A series of reports by USA Today in 2009 revealed that fast food was healthier in some key measures than school lunches. School cafeterias served students "spent-hen" pet-quality chicken and meats that were safety inspected with far less rigor than the inspections required by fast-food outlets. Add that to the teen tendency to grab a bag of chips, a soda or a candy bar for quick energy and daily lunch becomes a minefield of sugars, trans fats, empty calories and potentially unsafe meals. Be proactive about what your teen eats for lunch by developing tactics to encourage sound nutrition.
The tremendous growth that transforms your teen into an adult demands high amounts of daily calories -- make them valuable ones. Most kids in the United States -- even vegetarians -- get enough protein in their everyday diets. Pack critical carbohydrates for lunch. Whole grains, fresh fruits and vegetables provide fiber, vitamins, minerals, energy, antioxidants and other essential nutrients. Fats are important, too, but avoid the trans fats in many commercial baked goods and snacks. Lean meats and poultry, like turkey, are best for salads and sandwiches. A creamy dip or dressing transforms simple raw veggies and sandwiches into teen-pleasing lunch dishes. Low-fat yogurt is very packable and a great source of calcium. Fructose is healthier than sucrose, so substitute fruits for desserts and sugary snacks.
Fast foods aren't all poison, and they can even be nutritious options when chosen wisely. Regard this as part of your child's education and model healthy fast-food restaurant choices when you are with him. Teach him about the delights of low-fat sub sandwiches; grilled chicken instead of deep-fat-fried meat; lean hamburgers on whole grain rolls; and healthy salad bars. Examine the sugars and additives in sodas, juices and shakes to find the best beverages. If your teen's school sells fast food in its lunch program, apply this practical wisdom to a discussion about selecting the healthiest cafeteria meals.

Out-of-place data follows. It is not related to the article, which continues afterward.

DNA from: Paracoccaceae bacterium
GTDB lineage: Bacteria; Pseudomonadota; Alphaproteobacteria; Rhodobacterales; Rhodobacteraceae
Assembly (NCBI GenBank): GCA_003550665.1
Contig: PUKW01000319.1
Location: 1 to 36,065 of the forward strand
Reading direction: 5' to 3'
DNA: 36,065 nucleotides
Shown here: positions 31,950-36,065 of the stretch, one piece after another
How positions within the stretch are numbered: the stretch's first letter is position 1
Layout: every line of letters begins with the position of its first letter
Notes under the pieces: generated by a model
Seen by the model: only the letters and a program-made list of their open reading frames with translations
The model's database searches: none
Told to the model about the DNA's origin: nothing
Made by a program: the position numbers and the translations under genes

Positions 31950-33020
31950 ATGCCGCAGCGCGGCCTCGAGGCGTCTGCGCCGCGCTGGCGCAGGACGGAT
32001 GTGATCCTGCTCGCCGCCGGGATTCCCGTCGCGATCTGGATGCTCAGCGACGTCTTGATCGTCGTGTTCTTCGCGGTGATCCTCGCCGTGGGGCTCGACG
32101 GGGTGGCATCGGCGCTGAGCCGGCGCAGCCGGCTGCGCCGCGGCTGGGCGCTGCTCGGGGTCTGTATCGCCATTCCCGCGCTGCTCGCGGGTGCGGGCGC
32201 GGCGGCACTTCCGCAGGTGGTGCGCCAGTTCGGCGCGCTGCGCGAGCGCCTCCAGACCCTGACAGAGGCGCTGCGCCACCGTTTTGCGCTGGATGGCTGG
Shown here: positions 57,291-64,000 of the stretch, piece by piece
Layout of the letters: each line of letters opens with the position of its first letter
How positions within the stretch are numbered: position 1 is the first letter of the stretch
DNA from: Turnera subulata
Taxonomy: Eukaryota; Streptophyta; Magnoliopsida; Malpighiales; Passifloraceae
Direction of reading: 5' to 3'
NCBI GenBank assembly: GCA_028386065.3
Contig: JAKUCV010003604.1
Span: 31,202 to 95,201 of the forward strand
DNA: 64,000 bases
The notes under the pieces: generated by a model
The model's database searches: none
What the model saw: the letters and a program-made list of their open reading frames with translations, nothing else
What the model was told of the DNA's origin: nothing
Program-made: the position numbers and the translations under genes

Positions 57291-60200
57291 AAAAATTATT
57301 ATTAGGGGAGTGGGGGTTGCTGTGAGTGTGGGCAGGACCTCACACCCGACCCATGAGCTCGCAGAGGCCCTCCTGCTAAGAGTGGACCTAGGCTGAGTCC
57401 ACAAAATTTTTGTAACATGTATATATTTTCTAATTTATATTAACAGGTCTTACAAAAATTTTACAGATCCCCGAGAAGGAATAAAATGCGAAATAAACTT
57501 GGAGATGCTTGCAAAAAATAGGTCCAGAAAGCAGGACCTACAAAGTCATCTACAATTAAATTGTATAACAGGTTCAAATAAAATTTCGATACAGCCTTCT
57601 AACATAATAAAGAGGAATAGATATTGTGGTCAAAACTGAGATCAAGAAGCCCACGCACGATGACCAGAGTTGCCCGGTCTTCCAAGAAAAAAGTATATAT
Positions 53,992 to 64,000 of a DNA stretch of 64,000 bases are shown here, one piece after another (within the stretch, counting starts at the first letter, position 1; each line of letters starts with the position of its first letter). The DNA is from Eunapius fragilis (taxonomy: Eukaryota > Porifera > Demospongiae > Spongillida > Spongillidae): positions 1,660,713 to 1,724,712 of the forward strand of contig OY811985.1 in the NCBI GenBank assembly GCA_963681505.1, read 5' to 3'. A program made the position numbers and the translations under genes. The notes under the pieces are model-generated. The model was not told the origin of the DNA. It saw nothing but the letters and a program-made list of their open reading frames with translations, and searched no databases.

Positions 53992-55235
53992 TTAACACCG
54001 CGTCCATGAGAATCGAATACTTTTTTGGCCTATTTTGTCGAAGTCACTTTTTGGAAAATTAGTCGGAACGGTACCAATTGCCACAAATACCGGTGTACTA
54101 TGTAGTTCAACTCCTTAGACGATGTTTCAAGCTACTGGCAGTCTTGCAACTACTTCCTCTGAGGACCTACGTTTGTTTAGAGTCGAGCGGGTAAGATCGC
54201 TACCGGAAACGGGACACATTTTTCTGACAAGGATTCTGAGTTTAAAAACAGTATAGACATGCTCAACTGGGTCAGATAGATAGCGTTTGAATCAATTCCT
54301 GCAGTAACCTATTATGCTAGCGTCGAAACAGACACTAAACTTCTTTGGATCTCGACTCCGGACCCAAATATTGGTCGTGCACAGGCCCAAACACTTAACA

Cut a deal with your teen to bring homemade -- and healthy -- lunches several days each week and to eat cafeteria food only on days when favorites are served. Pack brown bag favorites and include a low-cal or special treat to encourage good eating habits. Wraps with fresh veggies and a low-fat meat or cheese are easy to wolf down and tasty when prepared with a creamy salad dressing. A couple of "mom-made" cookies are better than a bag of chips or a candy bar. School pizza on Friday might give you a heart attack, but it can buy healthier eating the other four days. Talk about good food choices and their weight and health benefits with your teen to inspire a junk-food-free diet.
Breakfast and Dinner
The bookend meals are where you can make the difference in your teen's nutrition. Breakfast should be non-negotiable. Even crazy, late mornings allow a few minutes to squeeze in a quick protein shake or some precooked whole oatmeal, reheated in the microwave. Remind your teen -- in a calmer moment -- that breakfast eaters score better on tests. They also avoid mood swings and the mid-morning hunger pains that can sabotage a diet, and they benefit from an energy boost. Family dinners are your chance to sneak in healthy veggies or a big salad and listen to your kids. Even reluctant veggie eaters will enjoy creamy dips and dressings. You get to serve nutritious food and protect your healthy family relationship with those overscheduled kids who are racing toward independence.
- Children's Hospital Boston: Teens Can Eat Lean
- "USA Today"; Fast-Food Standards for Meat Top Those for School Lunches; Peter Eisler, et al; December 9, 2009
- California Center for Health Improvement; Fast Food in California's High Schools; Karen A. Harris M.P.H.
- American Academy of Pediatrics: A Teenager's Nutritional Needs
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